Recognizing Domestic Emotional Abuse:
The Reality of Rotten Romance

Dr. King

by Dr. Jeanne King, Ph.D.

You know your intimate relationship is toxic, yet you are at a loss as to how you can influence change. Even worse, you question if this is even possible in light of the domestic emotional abuse.

You feel depleted in the presence of your partner. And you know you cannot fully please this person because routinely there is error in who you are, how you are and what you are.

And for some reason, you find yourself continuing to try to satisfy this person. But the fact is you can’t. Keeping you in the place of “not enough,” “incomplete,” “inadequate” is inherent in the relationship dynamics that you live.

Abusive relationships thrive on an unequal distribution of power and control within the relationship. The individual possessing greater power within the relationship may use the mind game of “keeping you in your place,” “keeping you bobbing for more acceptance” as a way to maintain his/her control over the un-empowered person in the relationship.

So you must see this maneuvering is in no way about you; rather, it is about your toxic relationship. It is about the void of nourishment that your intimate relationship represents. It is for this reason that you cannot influence this dynamic by trying to be better, prettier, skinnier, smarter, etc.

Given this, you are best to take the yardstick back and muster all the wherewithal you can to let go of and stop trying to get this person’s favoring of least not in the bigger picture of your life.

Now, I do realize that very real safety issues may arise if you abruptly stop playing the game, so I encourage you to proceed with caution and only from an educated perspective. You will want to know all you can about the dynamics of emotionally abusive relationships, including what maintains them and what ultimately breaks the cycle of abuse.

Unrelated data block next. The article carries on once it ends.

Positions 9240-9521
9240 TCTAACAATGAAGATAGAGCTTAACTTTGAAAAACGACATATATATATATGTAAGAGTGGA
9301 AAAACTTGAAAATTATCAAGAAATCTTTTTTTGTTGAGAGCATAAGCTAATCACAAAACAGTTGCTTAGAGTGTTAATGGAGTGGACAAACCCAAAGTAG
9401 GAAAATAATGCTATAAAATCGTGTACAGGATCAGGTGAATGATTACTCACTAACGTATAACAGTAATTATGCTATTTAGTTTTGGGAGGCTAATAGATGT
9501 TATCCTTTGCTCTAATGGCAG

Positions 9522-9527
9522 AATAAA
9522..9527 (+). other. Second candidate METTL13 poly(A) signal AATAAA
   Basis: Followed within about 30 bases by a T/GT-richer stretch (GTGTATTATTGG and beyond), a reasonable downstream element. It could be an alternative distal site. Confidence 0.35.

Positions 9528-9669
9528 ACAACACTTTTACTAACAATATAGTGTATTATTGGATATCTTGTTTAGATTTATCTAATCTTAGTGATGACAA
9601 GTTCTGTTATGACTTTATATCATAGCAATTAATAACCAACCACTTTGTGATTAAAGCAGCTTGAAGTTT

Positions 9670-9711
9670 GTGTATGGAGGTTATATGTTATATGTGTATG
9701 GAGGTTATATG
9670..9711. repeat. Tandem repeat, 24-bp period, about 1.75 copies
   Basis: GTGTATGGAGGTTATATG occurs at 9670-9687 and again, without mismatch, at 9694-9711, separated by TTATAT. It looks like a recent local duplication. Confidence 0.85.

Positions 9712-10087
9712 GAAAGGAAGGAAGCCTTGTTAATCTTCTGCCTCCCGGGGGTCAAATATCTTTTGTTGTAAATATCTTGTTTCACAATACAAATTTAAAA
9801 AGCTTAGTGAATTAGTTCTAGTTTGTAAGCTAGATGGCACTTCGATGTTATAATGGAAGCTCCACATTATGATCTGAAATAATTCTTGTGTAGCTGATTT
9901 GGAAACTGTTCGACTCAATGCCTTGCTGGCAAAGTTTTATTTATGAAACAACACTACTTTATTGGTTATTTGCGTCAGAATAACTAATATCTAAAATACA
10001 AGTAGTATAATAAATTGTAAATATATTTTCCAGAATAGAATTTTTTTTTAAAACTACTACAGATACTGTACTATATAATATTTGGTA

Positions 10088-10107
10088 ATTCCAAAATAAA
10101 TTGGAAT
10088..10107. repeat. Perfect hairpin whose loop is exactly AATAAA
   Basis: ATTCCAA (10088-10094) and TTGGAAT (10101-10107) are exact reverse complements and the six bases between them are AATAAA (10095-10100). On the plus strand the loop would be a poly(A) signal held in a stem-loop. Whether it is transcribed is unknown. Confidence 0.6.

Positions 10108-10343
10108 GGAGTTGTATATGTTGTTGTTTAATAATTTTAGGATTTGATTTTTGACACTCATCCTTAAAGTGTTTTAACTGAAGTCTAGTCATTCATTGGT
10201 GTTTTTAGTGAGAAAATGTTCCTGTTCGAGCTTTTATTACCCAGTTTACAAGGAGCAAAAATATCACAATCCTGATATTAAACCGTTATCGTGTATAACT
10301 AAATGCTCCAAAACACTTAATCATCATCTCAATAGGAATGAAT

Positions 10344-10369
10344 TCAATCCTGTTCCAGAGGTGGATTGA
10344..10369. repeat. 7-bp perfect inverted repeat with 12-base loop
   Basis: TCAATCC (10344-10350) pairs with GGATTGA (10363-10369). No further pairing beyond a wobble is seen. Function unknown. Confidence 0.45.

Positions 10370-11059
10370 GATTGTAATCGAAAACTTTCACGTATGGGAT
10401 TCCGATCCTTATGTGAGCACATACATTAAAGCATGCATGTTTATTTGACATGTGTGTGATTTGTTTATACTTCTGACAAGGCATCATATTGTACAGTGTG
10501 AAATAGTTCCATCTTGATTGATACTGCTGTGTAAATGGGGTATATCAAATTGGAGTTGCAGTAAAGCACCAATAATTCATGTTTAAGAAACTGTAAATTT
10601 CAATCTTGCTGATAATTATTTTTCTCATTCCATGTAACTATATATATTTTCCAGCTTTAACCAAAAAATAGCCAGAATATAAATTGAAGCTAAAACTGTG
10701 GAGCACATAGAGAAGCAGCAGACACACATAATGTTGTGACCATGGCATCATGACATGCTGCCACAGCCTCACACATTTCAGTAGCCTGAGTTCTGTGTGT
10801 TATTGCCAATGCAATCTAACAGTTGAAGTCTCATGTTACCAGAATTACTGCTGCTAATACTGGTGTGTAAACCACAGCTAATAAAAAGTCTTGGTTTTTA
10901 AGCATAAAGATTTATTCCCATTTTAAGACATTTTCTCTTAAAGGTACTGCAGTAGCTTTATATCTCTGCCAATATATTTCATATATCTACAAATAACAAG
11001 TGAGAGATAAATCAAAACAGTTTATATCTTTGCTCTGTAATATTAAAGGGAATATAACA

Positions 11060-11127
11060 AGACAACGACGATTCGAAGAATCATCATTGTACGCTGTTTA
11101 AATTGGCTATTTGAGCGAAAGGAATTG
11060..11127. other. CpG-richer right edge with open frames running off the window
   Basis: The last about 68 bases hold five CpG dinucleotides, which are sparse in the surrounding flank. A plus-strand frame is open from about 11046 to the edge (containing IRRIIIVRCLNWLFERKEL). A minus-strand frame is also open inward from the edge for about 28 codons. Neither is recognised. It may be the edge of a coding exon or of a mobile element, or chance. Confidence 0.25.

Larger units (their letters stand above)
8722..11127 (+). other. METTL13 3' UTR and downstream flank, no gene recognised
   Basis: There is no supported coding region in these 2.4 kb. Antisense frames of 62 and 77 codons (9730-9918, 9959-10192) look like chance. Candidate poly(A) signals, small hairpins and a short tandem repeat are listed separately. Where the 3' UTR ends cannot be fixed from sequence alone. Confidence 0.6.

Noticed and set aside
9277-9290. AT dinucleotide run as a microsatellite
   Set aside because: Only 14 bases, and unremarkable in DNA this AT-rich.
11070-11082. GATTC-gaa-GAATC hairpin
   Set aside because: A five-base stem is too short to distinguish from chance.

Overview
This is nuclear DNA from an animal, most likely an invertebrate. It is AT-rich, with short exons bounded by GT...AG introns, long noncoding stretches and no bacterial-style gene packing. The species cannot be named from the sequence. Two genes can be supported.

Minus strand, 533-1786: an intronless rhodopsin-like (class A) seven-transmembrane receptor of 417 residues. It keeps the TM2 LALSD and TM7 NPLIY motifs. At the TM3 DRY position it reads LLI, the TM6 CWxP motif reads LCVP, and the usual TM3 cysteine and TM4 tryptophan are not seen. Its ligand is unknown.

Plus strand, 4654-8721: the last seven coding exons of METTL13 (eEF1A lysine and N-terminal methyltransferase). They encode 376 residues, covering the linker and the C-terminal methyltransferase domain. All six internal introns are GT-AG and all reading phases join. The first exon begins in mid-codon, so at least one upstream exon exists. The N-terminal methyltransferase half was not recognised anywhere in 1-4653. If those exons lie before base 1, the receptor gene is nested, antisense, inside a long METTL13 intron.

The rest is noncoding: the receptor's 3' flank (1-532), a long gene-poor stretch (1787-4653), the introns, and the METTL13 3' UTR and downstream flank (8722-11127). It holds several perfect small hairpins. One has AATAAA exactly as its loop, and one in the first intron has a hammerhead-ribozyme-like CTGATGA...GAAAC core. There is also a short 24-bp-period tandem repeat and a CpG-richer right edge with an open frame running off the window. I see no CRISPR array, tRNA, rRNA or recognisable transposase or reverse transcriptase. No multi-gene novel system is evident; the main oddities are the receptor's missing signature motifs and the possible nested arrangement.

Armed with this knowledge, you can best influence change for yourself, and maybe even for your relationship. Keep in mind that relationships, including toxic relationships, are dynamic. Any change to one aspect within the relationship influences the overall dynamic.

For information about domestic emotional abuse, visit, and get Free Instant Access to your Survivor Success eInsights.Dr. Jeanne King, Ph.D. helps people recognize, end and heal from domestic abuse. Copyright 2010 Jeanne King, Ph.D. - Domestic Violence Prevention and Intervention

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Dr. Jeanne King is a licensed psychologist and domestic abuse consultant. Feel free to contact us if you need help with physical and/or emotional pain, stress-related illnesses, or relationship abuse issues at home or in court. Contact Us to reach Dr. King.